John-Francis graduates from High School tomorrow. Even though I’ve been reminded of this reality every day for weeks, it still seems highly unlikely since, only yesterday, I was dropping him off at The Galloway School for his first day of kindergarten. I remember how he matter-of-factly climbed out of his carseat and introduced himself to the teacher working carpool that early morning. Another kindergartner overheard that John-Francis was a new student. She firmly grabbed his hand, and the two of them headed off to begin the adventure of learning – hand-in-hand. That’s how we do things at Galloway, eyes forward and hand-in-hand.
Of course, I was having trouble watching this beautiful moment of camaraderie. I was too busy sobbing – something I continued to do for the hour-long drive back to our house. John-Francis and I had stayed home together for almost six years. Nearly every minute of every day of his life I had answered his questions, laughed at his jokes, cleaned his cuts, and held him when he needed a hug. Suddenly someone else, an institution was going to take on that role for part of each day. I was terrified of the possibility that he might become conventional, that the convenient norms of a children’s academic setting would somehow stifle the uniquely thoughtful and creative spark that I had watched come to life in him.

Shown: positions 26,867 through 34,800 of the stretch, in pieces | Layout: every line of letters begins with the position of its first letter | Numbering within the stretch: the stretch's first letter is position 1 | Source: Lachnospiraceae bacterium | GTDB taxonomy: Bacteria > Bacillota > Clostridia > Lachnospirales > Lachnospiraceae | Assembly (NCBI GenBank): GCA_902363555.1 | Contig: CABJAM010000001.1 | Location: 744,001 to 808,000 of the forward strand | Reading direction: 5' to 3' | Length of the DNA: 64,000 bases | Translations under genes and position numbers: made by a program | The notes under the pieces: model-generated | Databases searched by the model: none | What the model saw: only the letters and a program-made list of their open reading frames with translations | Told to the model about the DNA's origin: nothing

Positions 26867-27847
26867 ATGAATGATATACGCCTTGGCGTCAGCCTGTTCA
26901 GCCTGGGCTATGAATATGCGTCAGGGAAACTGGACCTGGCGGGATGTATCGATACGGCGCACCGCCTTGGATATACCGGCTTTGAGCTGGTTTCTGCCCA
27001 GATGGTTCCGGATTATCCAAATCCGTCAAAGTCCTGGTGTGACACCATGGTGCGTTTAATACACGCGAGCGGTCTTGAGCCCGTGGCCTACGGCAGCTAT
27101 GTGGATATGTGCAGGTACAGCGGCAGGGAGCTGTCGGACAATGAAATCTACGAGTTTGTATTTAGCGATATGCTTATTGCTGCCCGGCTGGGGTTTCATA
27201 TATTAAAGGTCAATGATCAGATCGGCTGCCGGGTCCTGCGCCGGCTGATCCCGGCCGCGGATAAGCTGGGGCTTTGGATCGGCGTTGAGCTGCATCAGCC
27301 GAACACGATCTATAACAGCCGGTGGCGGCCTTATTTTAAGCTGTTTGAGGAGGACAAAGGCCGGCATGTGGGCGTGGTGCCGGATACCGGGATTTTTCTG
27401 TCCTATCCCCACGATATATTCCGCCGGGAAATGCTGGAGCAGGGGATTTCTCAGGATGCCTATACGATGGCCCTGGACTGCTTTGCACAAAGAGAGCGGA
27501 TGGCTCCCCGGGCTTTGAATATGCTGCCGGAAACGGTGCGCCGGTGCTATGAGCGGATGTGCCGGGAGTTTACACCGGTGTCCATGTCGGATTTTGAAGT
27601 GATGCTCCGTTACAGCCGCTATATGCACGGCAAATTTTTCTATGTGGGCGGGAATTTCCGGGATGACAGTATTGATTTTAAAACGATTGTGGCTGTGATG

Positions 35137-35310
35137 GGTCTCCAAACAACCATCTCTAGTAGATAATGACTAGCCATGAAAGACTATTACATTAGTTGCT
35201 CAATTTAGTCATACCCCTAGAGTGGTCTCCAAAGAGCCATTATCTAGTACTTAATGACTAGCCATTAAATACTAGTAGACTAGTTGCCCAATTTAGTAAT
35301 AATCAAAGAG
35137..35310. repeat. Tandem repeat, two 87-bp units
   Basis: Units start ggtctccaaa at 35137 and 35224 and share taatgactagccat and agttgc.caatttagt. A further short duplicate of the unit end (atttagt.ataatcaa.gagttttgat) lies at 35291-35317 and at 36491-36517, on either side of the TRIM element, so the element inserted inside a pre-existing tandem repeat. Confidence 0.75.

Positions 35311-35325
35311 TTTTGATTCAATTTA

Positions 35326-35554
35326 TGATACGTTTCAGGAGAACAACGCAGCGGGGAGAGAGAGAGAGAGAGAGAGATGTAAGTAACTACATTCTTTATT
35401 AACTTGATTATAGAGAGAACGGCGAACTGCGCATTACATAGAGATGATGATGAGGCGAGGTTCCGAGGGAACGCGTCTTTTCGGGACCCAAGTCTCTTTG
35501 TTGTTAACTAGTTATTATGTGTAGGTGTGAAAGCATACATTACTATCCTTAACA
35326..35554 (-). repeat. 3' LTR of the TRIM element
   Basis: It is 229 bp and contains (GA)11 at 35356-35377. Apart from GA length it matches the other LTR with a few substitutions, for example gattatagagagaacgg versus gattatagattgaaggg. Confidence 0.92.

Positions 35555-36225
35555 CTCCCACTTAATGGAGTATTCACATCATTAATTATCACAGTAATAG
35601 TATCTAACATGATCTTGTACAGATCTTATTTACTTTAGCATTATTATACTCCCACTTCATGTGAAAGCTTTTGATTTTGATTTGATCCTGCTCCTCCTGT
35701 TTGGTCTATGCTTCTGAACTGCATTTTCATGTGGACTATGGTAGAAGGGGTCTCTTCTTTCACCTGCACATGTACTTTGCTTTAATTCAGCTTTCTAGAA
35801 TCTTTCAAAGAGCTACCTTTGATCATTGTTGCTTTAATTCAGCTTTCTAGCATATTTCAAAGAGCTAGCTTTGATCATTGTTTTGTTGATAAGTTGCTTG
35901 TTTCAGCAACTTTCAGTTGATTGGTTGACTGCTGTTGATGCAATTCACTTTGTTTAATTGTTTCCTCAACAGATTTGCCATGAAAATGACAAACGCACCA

When he scheduled a protest on the playground – complete with rally signs and a rhyming chant – for the return of peanut butter to the classroom, I realized I had nothing to worry about. (He informed me that, after a rather contentious circle time, “The man won.”) John-Francis was at a school that valued four pillars: fearlessness, community, mastery, individuality. These were the very things I wanted him to learn to privilege in his life, and, rather than undermining them as I feared any institution might, Galloway nurtured them and allowed them to take deep root in every aspect of his education.
I watched John-Francis’ journey in awe, as he moved down the long hall of the Early Learning building, through the floors of the Middle Learning building, and then to the old, brick classrooms of Upper Learning. It was like having a front-row seat for an epic performance where the lead character is exceptional in every way. Looking back on the individual scenes, they form a consistent pattern – a biography of integrity, courage, and genuine wisdom that may be hard for him to see as he lives it out, but that is abundantly clear to those of us who have been watching, dumbstruck, since the curtain rose.